This is a question I have been shy of asking so thanks for raising it.  You have been given what looks like excellent links to find out more.  I've just spent a very interesting hour reading up on Steve Tonkin's site.  The Zenith bins he recommends as a second-hand buy are available on ebay uk for pocket money while the Strathspey 10 x 50 Marine can be had for £50.  Christmas is coming.  I know what's on my list!  Thanks to all.

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Will any of the brigher nebulae be visible in binoculars? I realize that may be asking a lot, but I'd at least like to gaze at Orions nebula once in awhile, but that may be for my telescope instead.

If you look in the Object Search of my website, you can put in your latitude and filter the objects by, amongst other things, binocular size. Assuming Greenville is about 35*N and it's not worth observing objects within 10* of the horizon, the search for stuff visible in 10x50 binos returns 128 objects (and the database is incomplete - probably always will be). That's enough to keep you going for a while. :grin:

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If you look in the Object Search of my website, you can put in your latitude and filter the objects by, amongst other things, binocular size. Assuming Greenville is about 35*N and it's not worth observing objects within 10* of the horizon, the search for stuff visible in 10x50 binos returns 128 objects (and the database is incomplete - probably always will be). That's enough to keep you going for a while. :grin:

Hey Steve. As always great advice. Something of a newbie question; why are the charts that your object search produces mirrored when bins always produce erect images?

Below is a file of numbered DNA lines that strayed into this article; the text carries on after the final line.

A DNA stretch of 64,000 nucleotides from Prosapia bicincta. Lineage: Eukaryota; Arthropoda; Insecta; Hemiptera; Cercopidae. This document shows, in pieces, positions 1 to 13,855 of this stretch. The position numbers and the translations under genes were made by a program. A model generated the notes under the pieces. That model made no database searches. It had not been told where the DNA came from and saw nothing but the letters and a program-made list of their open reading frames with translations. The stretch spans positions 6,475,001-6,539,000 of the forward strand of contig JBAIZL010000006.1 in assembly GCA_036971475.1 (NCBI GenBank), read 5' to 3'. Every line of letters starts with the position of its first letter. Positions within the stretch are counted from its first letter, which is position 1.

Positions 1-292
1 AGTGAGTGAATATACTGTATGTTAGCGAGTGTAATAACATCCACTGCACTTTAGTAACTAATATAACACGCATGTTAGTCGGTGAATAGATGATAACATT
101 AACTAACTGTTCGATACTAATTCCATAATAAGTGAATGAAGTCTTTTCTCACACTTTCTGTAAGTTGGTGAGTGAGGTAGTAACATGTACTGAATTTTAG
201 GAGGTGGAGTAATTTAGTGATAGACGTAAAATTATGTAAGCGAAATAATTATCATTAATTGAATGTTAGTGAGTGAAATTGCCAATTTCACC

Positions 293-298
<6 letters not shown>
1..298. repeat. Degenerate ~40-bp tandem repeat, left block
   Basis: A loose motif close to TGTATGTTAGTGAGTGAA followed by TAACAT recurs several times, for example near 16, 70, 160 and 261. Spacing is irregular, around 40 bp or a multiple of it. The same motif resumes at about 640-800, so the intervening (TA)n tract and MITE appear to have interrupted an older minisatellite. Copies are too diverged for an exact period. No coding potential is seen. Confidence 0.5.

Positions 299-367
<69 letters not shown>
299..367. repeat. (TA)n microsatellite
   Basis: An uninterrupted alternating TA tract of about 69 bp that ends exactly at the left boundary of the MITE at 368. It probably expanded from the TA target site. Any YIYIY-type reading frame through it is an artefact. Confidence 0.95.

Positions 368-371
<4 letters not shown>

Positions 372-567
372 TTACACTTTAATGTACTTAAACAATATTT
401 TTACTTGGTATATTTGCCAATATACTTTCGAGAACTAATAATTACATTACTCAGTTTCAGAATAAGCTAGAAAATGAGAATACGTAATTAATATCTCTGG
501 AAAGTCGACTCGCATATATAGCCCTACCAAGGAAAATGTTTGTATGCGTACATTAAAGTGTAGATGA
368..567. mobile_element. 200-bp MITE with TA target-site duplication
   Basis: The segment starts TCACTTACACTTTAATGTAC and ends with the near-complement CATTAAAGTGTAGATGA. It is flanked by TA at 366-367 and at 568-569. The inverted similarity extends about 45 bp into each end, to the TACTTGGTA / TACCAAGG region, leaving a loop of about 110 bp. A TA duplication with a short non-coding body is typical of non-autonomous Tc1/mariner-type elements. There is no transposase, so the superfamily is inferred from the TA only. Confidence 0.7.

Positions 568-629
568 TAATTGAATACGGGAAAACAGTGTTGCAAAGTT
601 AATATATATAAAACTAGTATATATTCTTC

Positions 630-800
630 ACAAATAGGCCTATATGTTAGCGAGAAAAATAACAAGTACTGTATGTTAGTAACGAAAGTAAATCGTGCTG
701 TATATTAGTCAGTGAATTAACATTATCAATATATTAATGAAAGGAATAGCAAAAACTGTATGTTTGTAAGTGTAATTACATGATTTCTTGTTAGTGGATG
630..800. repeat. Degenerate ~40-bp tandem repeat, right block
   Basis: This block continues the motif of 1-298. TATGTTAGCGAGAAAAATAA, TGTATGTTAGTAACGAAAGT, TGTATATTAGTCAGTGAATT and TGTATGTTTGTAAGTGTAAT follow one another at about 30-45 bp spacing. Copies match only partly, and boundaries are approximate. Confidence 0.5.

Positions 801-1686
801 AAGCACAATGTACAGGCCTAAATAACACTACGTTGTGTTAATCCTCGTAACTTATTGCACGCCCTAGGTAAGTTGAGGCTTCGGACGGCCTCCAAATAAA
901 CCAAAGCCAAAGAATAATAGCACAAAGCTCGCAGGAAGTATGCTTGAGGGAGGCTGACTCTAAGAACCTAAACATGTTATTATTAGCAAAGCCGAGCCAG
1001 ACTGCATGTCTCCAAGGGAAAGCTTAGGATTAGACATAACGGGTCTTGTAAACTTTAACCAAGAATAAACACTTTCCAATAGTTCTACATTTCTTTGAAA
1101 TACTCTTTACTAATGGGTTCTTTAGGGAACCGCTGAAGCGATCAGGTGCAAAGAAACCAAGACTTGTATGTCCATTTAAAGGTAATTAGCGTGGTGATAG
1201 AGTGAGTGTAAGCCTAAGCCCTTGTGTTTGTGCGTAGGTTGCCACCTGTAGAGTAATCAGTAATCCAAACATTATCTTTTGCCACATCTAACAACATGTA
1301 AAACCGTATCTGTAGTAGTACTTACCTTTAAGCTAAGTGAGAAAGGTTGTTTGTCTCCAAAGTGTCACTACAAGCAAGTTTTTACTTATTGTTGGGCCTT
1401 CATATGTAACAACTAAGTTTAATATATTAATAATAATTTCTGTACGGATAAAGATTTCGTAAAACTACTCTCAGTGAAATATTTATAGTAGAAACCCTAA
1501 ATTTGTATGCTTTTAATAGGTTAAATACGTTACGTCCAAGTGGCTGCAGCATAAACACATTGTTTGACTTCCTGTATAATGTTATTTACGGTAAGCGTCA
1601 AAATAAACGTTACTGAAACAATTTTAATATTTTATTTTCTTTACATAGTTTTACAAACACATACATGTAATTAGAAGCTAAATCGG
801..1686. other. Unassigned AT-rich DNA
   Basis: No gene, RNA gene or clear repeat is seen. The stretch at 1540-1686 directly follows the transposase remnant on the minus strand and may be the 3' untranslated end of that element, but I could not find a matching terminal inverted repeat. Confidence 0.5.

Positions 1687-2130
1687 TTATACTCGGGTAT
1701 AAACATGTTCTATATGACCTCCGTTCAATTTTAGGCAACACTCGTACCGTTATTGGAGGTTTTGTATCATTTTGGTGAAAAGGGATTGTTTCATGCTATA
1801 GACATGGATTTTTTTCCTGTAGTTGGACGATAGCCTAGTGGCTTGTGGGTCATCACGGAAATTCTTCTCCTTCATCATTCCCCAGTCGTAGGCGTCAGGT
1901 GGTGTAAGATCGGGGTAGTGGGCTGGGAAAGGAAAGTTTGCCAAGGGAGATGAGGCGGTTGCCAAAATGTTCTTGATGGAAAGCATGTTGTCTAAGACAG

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If you look in the Object Search of my website, you can put in your latitude and filter the objects by, amongst other things, binocular size. Assuming Greenville is about 35*N and it's not worth observing objects within 10* of the horizon, the search for stuff visible in 10x50 binos returns 128 objects (and the database is incomplete - probably always will be). That's enough to keep you going for a while. :grin:

That is such a useful tool.  Being retired I'm able to split my time between south-west France and south-east England.  If I had clear skies and the right binoculars your tool tells me I could have been looking at about 120 objects from the comfort of a lounger!  Not sure I can wait for Christmas!  Many thanks.

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Probably the best astronomy binocs in that price range. They are Orion-branded BA8s, sold in the UK branded "Helios Apollo", if you want to read about them on this forum. I use mine a lot.

They need mounting - monopod and trigger-grip head is ideal.

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Probably the best astronomy binocs in that price range. They are Orion-branded BA8s, sold in the UK branded "Helios Apollo", if you want to read about them on this forum. I use mine a lot.

They need mounting - monopod and trigger-grip head is ideal.

I find myself still undecided.  Having been convinced from your earlier posts that 10 x 50 is the way to go I find myself drawn to the Celestron Skymaster 15 x 70.  They seem to get excellent reviews and cost little more than the Strathspey Marine 10 x 50.  With a tripod mount, also suitable for a monopod, they do look good value.  I would appreciate your opinion.